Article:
For PlusFunds, the Refco scandal couldn't come at a worse time, given that the firm finally seemed to be coming into its own after a rocky beginning.

Founded in 1998, PlusFunds began as a hedge fund-tracking service that at one time had dreams of going public in a splashy IPO. With the backing of S&P, accounting giant Ernst & Young and the Bermuda Stock Exchange, the company sought to provide "real time'' valuation of hedge fund shares and create a secondary market for those shares on the Bermuda exchange.

But PlusFunds, which also had early financial support from

Credit Suisse First Boston

( CSR),

Merrill Lynch

( MER) and

J.P. Morgan Chase

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, didn't really take off as a business until it inked the potentially lucrative licensing deal with S&P in 2002. At the time, the idea seemed novel enough that the big reinsurer

XL Capital

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sunk $200 million into the venture to help get it off the ground.

From the start, PlusFunds had an unusually close relationship with Refco. The firm's chairman and co-founder, Sugrue was a former senior vice president at Refco. Other employees at PlusFunds also had connections to Refco.

Sugrue, one of PlusFunds' largest shareholders, played a big role in negotiating the deal that led Austria's Bank fur Arbeit und Wirtschaft, or Bawag, to purchase a minority equity stake in Refco in 1998. Austria's Bawag surfaced in the days surrounding the collapse of Refco with a last-minute, $430 million loan to Bennett to pay down some of the overdue debts he'd allegedly moved off Refco's balance sheet.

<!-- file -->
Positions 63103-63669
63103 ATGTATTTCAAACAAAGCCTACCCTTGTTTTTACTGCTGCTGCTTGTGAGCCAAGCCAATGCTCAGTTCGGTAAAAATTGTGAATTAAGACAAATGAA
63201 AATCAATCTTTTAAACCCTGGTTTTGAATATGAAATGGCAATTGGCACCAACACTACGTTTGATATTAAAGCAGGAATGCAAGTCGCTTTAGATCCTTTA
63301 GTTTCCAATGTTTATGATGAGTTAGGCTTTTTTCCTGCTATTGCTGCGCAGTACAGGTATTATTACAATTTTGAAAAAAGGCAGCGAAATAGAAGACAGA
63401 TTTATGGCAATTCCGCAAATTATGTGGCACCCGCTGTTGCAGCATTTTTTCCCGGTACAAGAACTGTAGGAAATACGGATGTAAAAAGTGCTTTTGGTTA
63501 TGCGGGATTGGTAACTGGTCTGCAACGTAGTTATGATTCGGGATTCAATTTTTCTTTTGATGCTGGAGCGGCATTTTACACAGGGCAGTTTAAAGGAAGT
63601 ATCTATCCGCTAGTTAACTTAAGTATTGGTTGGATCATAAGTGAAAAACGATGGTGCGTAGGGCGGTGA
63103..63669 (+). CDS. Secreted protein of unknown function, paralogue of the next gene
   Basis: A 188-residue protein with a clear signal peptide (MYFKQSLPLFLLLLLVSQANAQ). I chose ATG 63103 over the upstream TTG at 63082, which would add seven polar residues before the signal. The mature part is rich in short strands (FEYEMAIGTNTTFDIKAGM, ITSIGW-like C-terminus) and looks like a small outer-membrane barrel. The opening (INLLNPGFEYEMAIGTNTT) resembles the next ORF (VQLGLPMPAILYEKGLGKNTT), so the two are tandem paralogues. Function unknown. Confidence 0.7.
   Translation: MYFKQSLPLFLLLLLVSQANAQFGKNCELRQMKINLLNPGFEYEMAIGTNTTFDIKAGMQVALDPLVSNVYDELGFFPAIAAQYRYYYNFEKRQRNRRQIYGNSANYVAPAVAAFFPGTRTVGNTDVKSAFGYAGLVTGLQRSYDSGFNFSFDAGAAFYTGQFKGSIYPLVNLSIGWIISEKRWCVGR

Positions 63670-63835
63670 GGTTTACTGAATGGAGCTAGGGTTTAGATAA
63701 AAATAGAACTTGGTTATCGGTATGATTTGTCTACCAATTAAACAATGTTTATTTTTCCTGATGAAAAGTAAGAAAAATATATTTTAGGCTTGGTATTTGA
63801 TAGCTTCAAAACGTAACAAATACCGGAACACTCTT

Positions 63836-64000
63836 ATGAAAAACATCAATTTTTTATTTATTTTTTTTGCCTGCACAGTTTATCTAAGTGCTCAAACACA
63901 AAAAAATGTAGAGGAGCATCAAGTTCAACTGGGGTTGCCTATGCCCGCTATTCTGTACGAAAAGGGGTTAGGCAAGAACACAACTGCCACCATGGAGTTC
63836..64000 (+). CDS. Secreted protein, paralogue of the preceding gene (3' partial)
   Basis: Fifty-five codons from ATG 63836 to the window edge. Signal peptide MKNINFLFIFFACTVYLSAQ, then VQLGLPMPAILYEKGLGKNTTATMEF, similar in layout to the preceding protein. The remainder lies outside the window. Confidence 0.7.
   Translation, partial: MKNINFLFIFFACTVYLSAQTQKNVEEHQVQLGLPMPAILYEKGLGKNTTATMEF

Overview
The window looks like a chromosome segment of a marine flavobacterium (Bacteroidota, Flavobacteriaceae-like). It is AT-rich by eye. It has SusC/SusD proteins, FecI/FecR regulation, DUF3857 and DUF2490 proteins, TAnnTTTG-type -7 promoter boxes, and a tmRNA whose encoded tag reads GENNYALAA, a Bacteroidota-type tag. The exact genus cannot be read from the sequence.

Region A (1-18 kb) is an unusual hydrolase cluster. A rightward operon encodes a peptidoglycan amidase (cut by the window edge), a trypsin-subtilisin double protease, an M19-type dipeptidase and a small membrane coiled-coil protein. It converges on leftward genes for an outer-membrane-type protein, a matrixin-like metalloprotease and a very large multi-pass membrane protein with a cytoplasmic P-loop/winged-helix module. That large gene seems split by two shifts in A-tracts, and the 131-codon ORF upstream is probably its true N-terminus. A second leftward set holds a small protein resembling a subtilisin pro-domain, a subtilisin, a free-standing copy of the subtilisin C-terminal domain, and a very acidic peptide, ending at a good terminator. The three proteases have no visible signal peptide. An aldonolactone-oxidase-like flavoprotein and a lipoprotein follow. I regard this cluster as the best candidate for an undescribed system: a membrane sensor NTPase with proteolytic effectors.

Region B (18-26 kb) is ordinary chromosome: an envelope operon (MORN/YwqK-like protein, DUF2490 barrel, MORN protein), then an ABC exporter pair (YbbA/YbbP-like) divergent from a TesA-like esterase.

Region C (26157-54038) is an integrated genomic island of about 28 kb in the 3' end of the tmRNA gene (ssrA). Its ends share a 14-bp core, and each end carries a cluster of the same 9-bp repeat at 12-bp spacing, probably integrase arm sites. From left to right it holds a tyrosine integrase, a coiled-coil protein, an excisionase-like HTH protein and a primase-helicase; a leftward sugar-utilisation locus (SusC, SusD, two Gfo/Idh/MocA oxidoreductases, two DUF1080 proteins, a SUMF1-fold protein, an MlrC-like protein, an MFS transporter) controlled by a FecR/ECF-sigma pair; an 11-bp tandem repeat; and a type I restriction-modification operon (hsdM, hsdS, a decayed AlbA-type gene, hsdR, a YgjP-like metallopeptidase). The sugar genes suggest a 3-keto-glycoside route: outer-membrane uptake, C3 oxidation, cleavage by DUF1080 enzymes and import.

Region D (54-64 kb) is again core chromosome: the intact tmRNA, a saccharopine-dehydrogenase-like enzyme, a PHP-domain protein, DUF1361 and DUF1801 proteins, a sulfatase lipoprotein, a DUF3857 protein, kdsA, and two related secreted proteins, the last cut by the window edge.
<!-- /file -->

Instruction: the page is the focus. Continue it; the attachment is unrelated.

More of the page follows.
Bawag also has a partnership agreement with PlusFunds.

Up until he was forced out of Refco, Bennett served as principal of the Refco affiliate that helped manage the S&P Managed Futures Index Fund.

But it's Sugrue, not Bennett, who emerges as a prime target of Refco's creditors in the unsealed lawsuit. The creditors allege that Sugrue was persistent in demanding that Refco quickly transfer the $312 million assets to an account with Lehman.

The creditors also allege Sugrue may have personally benefited from some of the loans that were made by Refco. The lawsuit contends that one of the loans was a $19.4 million payment that went to "an entity in which Sugrue is the sole member.''